mysqlcheck [options] [db_name [tbl_name ...]]
The mysqlcheck client performs table maintenance: It checks, repairs,
optimizes, or analyzes tables.
Each table is locked and therefore unavailable to other sessions while
it is being processed, although for check operations, the table is
locked with a READ lock only (see Section 13.3.5, "LOCK TABLES and
UNLOCK TABLES Syntax", for more information about READ and WRITE
locks). Table maintenance operations can be time-consuming,
particularly for large tables. If you use the --databases or
--all-databases option to process all tables in one or more databases,
an invocation of mysqlcheck might take a long time. (This is also true
for mysql_upgrade because that program invokes mysqlcheck to check all
tables and repair them if necessary.)
mysqlcheck is similar in function to myisamchk, but works differently.
The main operational difference is that mysqlcheck must be used when
the mysqld server is running, whereas myisamchk should be used when it
is not. The benefit of using mysqlcheck is that you do not have to stop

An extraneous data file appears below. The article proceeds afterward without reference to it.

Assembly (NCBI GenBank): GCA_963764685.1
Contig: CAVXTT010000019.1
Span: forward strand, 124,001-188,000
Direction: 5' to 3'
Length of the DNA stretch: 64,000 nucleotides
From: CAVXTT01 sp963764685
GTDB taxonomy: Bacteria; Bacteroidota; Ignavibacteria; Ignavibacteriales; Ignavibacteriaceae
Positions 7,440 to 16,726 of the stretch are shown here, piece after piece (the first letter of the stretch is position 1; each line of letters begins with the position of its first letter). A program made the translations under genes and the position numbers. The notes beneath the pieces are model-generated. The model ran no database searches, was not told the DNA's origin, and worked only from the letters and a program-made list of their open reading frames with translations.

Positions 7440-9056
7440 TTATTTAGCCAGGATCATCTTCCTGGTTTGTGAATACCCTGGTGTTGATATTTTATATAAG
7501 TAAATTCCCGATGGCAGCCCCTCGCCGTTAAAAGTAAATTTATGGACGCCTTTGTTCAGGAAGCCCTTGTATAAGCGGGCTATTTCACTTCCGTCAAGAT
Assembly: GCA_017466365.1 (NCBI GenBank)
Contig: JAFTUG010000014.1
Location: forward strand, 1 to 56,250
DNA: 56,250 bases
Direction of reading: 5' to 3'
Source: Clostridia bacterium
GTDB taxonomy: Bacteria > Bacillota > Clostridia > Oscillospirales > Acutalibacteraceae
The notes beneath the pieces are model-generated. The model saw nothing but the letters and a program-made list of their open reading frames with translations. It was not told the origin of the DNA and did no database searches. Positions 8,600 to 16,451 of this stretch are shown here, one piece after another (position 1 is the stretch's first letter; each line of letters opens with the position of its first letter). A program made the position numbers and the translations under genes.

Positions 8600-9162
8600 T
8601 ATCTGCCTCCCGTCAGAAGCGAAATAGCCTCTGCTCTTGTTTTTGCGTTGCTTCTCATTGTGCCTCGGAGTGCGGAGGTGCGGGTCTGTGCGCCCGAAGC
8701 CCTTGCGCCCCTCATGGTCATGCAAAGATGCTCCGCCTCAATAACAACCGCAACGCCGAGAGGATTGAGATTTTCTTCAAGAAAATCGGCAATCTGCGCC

the server to perform table maintenance.
mysqlcheck uses the SQL statements CHECK TABLE, REPAIR TABLE, ANALYZE
TABLE, and OPTIMIZE TABLE in a convenient way for the user. It
determines which statements to use for the operation you want to
perform, and then sends the statements to the server to be executed.
For details about which storage engines each statement works with, see
the descriptions for those statements in Section 13.7.2, "Table
The MyISAM storage engine supports all four maintenance operations, so
mysqlcheck can be used to perform any of them on MyISAM tables. Other
storage engines do not necessarily support all operations. In such
cases, an error message is displayed. For example, if test.t is a
MEMORY table, an attempt to check it produces this result:
shell> mysqlcheck test t
note : The storage engine for the table doesn't support check
If mysqlcheck is unable to repair a table, see Section 2.11.4,